Tier 4

Peyton Manning - 37.5
Give me a year and a half of Peyton over the rest of the career of any of the guys below him at this point.

Matt Ryan - 28.3
The last couple of weeks have given us a good scare as to what the future might be like when Matty Ice loses all of his weapons, but I still believe he'll be a solid QB1 going forward with Julio back.

Colin Kaepernick - 25.8
Another running QB that has seen some struggles with the league's adjustment to the read option, Kaep stays fairly high in my rankings because his rushing ability make him a high upside play, which is what I'm looking for at the tail end of the QB1 range.

Russell Wilson - 24.8
Wilson's efficiency numbers are off the charts for an undersized guy that just came into the league a year ago, and he adds some rushing numbers to boot. The only thing he's lacking at this point is attempts. However, we have to consider how much his good efficiency numbers are correlated to his lack of attempts on a team that sets up the pass with the run. Looking at his numbers, he reminds me a bit of a souped up young Ben Roethlisberger.

Tier 5

Nick Foles - 24.5
I'll probably get slammed for this ranking, and accused of chasing points. However, I see little value in stable QB2's as they're always extremely cheap to acquire in a pinch. Give me Foles and give me upside baby. He has a lot of it.

Philip Rivers - 31.7
He's back!....ish. Unfortunately for Rivers, his upside is limited to low-QB1 territory and he's already slowed down from his hot start this year.

Tom Brady - 36.1
Is Tom Brady done? His upside in a return to form for a couple of years is worth taking a shot on at this point.

EJ Manuel - 23.6
Manuel showed just enough this year before his injury to pique my interest. I don't believe in him long term, but the dearth of upside from here on out forces me to put him here.

Case Keenum - 25.5
What the!??! I've seen enough of the guys below here to know that, unless I'm dealing with a major injury to my starter, I don't really have any interest in any of them. We're barely in to the Case Keenum experiment and it may be a longshot that he becomes the next Tony Romo, but I'd rather role those dice than sit on anyone listed below.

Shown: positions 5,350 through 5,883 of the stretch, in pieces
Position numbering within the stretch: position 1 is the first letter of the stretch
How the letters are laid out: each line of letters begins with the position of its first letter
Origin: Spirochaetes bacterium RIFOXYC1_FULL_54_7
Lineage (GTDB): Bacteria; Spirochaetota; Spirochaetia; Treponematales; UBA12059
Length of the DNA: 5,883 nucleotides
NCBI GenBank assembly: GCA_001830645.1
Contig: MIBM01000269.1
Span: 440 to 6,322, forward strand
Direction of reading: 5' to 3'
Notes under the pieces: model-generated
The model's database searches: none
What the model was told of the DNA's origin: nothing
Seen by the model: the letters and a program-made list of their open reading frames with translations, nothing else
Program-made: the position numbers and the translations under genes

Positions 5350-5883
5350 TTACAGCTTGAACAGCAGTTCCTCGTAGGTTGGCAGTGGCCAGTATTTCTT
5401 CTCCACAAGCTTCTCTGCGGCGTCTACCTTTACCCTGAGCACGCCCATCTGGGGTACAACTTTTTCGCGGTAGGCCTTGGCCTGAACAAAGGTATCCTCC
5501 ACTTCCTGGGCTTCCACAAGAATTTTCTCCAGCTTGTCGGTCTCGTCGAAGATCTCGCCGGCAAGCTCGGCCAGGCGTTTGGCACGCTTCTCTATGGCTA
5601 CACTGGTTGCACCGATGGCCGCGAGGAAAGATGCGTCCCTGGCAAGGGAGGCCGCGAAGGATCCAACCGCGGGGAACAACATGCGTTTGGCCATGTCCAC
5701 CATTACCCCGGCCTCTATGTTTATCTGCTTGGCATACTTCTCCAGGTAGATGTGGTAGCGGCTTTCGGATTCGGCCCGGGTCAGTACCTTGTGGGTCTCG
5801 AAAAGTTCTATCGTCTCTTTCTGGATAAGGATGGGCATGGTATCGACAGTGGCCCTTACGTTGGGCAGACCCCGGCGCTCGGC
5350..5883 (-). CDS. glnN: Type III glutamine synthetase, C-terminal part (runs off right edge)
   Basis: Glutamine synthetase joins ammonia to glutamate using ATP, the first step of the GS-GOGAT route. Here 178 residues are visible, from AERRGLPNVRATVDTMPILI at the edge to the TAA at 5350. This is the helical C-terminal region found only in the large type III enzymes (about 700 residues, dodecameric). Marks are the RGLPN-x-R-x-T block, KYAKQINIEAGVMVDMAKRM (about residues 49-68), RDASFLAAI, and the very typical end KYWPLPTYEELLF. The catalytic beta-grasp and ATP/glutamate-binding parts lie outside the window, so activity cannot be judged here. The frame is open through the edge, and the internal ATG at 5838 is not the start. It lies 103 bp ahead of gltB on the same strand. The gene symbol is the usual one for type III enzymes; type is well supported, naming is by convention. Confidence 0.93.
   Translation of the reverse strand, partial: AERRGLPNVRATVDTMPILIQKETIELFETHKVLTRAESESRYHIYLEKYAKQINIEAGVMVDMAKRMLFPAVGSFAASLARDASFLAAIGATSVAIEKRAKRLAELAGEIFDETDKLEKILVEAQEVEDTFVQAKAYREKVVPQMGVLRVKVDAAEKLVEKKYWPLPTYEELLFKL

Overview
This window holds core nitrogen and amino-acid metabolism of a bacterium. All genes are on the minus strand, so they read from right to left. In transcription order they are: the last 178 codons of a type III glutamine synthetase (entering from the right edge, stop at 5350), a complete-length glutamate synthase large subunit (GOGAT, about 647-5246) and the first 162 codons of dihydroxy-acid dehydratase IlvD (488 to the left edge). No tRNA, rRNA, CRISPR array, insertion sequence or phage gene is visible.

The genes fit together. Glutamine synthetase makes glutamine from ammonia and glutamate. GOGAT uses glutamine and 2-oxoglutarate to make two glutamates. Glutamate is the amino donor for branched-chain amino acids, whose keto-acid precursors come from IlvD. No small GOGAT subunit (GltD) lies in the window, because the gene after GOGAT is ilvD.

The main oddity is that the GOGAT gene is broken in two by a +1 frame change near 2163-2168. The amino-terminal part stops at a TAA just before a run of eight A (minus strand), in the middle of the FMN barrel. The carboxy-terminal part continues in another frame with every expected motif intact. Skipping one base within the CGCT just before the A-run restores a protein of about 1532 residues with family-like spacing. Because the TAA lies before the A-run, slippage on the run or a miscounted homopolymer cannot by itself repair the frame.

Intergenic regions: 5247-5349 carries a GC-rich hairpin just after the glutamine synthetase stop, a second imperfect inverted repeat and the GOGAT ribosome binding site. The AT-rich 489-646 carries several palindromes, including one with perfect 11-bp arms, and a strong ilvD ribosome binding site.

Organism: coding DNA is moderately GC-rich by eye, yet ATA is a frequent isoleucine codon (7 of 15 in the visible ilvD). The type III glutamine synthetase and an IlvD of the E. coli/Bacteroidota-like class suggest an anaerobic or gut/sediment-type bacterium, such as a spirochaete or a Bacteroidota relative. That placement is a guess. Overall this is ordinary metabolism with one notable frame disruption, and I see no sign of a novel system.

Terrelle Pryor - 24.3
Pryor is kind of like the new Tim Tebow, minus the hideous throwing motion and media circus that people can fixate on to hate him. If he can keep his passing numbers up enough to hold the job his rushing numbers alone will make him a QB1.

Tier Boring

Andy Dalton - 25.9

Ryan Tannehill - 25.2
Jake Locker - 25.2
Eli Manning - 32.6
Jay Cutler - 30.4
Joe Flacco - 28.6
Ben Roethlisberger - 31.4
Geno Smith - 22.9
Ryan Mallet - 25.2
Mike Vick - 33.2
Sam Bradford - 25.9

 
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FreeBaGeL

Footballguy
Running Back

Tier 1


LeSean McCoy - 25.2
There were a group of about 8 guys ranked similarly headed into this year, and Shady is the only guy that's among the top of that group in both production and age. He's been successful in several different regimes, and still has plenty of years left in front of him

Tier 2

Jamaal Charles - 26.9
Jamaal Charles per touch numbers are other worldly. Even with Todd Haley gone and Charles having closer to a workhorse role he still put up 5.3ypc coming off an ACL injury. The crazy part is that 5.3ypc was his career low. I'll probably take flak for this, but he reminds me of a modern day Barry Sanders. A guy with the speed and elusiveness to take it to the house at any point, but can still hold up to a full workload. Add in his receiving proficiency and his perfect fit in Andy Reid's system that should be around for the rest of his career, and the only worry around him is that his trade value will dip precipitously in a year or two due to his age.

Doug Martin - 24.8
Martin has some legitimate concerns, but in the current FF RB landscape everyone does from here on out. A big part of Martin's value is the way Schiano uses him, as his pro version of what he had in Ray Rice at Rutgers. With Schiano likely gone soon, there's no guarantee that the next guy will use him the same way. That said, he's a talented 3-down back that is under 25, can catch the ball, and is good in short yardage. That is a very rare commodity in the modern landscape.

Giovanni Bernard - 21.9
Bernard is the ultimate fantasy risk right now. He's young, has looked incredible with the touches he's had, and is in a spot in Cinci alongside AJ Green and Tyler Eifert that could turn into an exciting FF offense. BJGE won't be able to keep him off the field for long. The only question is whether or not his coaching staff will believe that he can carry the load, and whether or not he can actually handle it while staying healthy. The problem with Bernard is getting your greasy mits on him, because his current perceived value is basically already at his upside. If you trade for him, you're taking on all that risk on your side.

Tier 3

Adrian Peterson - 28.6
The only knock on Peterson is his age, and it's getting up there. However, at this point there aren't many guys left that you can count on to produce for even a year or two, so Peterson's guaranteed top end production is worth it even with a short shelf life. Some people expect Peterson to play well into his 30's a la some of the other great backs like Emmitt, but I don't think that's something that's likely enough to count on. It's a bonus, if it happens.

Eddie Lacy - 22.3
We always like to quote "talent over situation" in dynasty, but Lacy is in one of those rare situations that doesn't look to be changing any time soon. Lacy's absurdly young age in the modern landscape that lacks youth at RB comes alongside actively good production, and that doesn't look to be changing any time soon.